The Emmy Awards: Deja vu all over again
It's hard to imagine anyone managed to make it to the end of the interminable (and interminably snoozy) Emmy Awards on Sunday night. But if we could give an award -- let's call it a Snoozy -- to the journalist who made the most sense out of the entire humdrum event, it would go to my colleague Scott Collins, who had a smart front-page story today noting that many of the big awards went to cable programming whose audience barely equals the kind of numbers one "American Idol" episode gets in St. Louis. "Mad Men," which won the Emmy for outstanding drama series, averages roughly 925,000 viewers per episode -- a fraction of the audience that's watching "Lost" or "Two and a Half Men," two of the many network shows that came away empty-handed at the ceremony.
One of the stories in today's Variety echoed that theme, quoting unnamed network executives (in Variety, whenever anyone says anything bad, they always get to say it anonymously) as grumbling that the Emmys have become the Cable Ace Awards. That quip rang a bell. Of course! It's exactly what movie studio executives have been saying about the Academy Awards in recent years, except they derisively call the Oscars the Indy Spirit Awards. There are two Hollywoods -- the Hollywood that makes lots of money and the Hollywood that wins Oscars. In case you forgot the most recent Academy Awards, none of the five best picture nominees was among the year's Top 30 box-office performers (at the time of their nomination last January). And except for "Juno," none of the best picture nominees had made even $50 million before the ceremony.
We've entered an era when award shows like the Emmys and Oscars are increasingly devoted to giving out statuettes to (TV shows and films) whose commercial reach is dwarfed by the big dumb (TV shows and films) that rake in most of the dough. The comparisons are striking. HBO, which made off with huge caches of Emmys in recent years, is a lot like the Miramax Films, circa 1994-2002, that dominated the Oscars. They were both subsidiaries of giant media companies but run by strong, independent leadership that pursued quality craftsmanship over mass-production kitsch.
Reality TV is now a bread 'n' butter item for network TV, but it doesn't get any more respect at Emmy time than the dumb summer comedies that crank out profits for the studios do during Oscar season. As Collins pointed out today, TV networks now shy away from making expensive scripted series and long-form programming. He could've said the same thing about film studios, who've been bailing out of the business of bankrolling costly dramas and historical biopics, the genres that deliver the most Oscar statuettes.
The big question: Is this so terrible?
The easy answer is no. Filmmakers and TV showrunners can moan and groan all they want, but the simple truth is that mass audiences today will rarely support daring or brilliant but disturbing work. On the other hand, a smaller but ferociously loyal audience will support adventuresome storytelling, whether it's "30 Rock" or "The Wire" on TV or "No Country For Old Men" or "Pan's Labrynth" in film. Artists simply have to be willing to adjust to a new business model. To put it simply, there are plenty ways to get bold work on TV or in the theaters, as long as you're willing to spend less money doing it than you did five or 10 years ago.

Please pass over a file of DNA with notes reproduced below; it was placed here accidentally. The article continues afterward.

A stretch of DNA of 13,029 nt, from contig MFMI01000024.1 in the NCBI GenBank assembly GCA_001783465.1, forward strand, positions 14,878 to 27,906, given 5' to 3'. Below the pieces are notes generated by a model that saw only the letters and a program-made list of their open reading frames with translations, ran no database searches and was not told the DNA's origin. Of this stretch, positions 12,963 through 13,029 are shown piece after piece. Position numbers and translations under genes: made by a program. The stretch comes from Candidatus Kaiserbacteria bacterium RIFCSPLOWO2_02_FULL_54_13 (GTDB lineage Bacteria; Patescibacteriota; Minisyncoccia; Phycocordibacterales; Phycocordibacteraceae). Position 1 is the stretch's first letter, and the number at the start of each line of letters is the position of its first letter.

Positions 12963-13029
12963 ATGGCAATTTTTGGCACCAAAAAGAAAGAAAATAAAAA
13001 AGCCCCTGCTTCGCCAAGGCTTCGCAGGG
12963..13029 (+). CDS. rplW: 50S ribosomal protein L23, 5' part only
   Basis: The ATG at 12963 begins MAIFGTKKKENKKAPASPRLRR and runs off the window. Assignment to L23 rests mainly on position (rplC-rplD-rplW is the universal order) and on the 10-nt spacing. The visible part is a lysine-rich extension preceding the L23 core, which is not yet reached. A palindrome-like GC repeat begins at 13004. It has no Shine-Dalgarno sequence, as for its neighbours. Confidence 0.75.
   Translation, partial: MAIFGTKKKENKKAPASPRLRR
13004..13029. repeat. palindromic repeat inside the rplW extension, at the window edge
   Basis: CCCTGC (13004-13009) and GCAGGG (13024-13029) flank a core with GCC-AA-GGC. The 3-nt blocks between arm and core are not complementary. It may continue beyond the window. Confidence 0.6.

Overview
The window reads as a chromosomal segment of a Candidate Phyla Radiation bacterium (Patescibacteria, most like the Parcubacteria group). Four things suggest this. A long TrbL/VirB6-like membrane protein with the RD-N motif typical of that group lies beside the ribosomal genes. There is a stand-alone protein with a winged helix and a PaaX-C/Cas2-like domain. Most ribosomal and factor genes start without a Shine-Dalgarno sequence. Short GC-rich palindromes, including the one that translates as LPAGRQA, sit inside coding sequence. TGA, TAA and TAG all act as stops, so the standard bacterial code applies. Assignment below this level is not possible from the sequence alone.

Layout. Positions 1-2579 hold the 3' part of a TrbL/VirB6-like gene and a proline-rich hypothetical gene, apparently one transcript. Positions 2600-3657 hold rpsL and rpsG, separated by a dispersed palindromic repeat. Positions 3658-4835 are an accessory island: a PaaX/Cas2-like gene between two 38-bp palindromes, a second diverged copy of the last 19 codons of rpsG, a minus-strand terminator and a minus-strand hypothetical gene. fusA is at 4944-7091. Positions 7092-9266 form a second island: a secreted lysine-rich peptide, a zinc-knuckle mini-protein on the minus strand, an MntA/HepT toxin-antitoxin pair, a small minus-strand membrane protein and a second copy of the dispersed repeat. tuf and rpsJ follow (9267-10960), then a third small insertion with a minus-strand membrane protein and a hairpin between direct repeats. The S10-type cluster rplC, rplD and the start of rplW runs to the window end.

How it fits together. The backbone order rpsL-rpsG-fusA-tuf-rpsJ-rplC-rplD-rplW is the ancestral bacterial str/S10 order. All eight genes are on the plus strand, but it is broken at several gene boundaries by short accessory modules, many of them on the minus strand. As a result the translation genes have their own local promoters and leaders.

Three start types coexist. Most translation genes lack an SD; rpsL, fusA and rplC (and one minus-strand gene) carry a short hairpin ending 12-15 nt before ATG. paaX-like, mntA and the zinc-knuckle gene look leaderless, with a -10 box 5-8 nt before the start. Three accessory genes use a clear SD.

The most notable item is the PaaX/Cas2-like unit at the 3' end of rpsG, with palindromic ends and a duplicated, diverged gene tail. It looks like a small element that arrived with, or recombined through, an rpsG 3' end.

The same goes for the awards shows. Every year, we read dozens of hand-wringing stories about how the Oscars (or the Emmys) are continuing to lose bigger and bigger chunks of their audience. But guess what? So is virtually every other form of mass appeal TV, even perfectly healthy entertainment forms, such as the World Series and the NBA Finals. The whole notion of mass appeal is undergoing radical change right before our very eyes. The answer is not for award shows to water down their standards. As I once joked in the dead-tree version of this paper, Rob Schneider is never going to get an Oscar for Best Penis Jokes by a Third Rate Comic.
If that means the Emmys and Oscars ratings continue to shrink, so be it. They'll survive. They both desperately need to improve the production of their shows -- which is abysmal -- but lowering the quality bar for the actual winners won't fix anything. We are simply evolving into a world with two very different audiences -- the mainstream mass appeal audience, which happily laps up easily digestable fare, and a new niche audience (think indie film/basic cable/Netflicks/iTunes) that is eager for something quirkier or more challenging.
Occasionally the audiences will overlap (think "Juno"), but most of the time, our passions and fascinations are growing further and further apart. We're sort of like partisan Democrats and Republicans, each of us seeing the world in a very different way. It's hard to fall out of the love with the romantic ideal that we could gather around the watercooler and share our thoughts on the same cultural icon of the moment -- as generations did with the Beatles, Walter Cronkite, "Seinfeld," "Friends" and "Titanic." But every time a new awards show rolls around, we are reminded that those days are going, going gone.
Photo of Tina Fey and the cast of "30 Rock" accepting their Emmy for the outstanding comedy series during the 60th Primetime Emmy Awards by Mark Bolster/L.A. Times.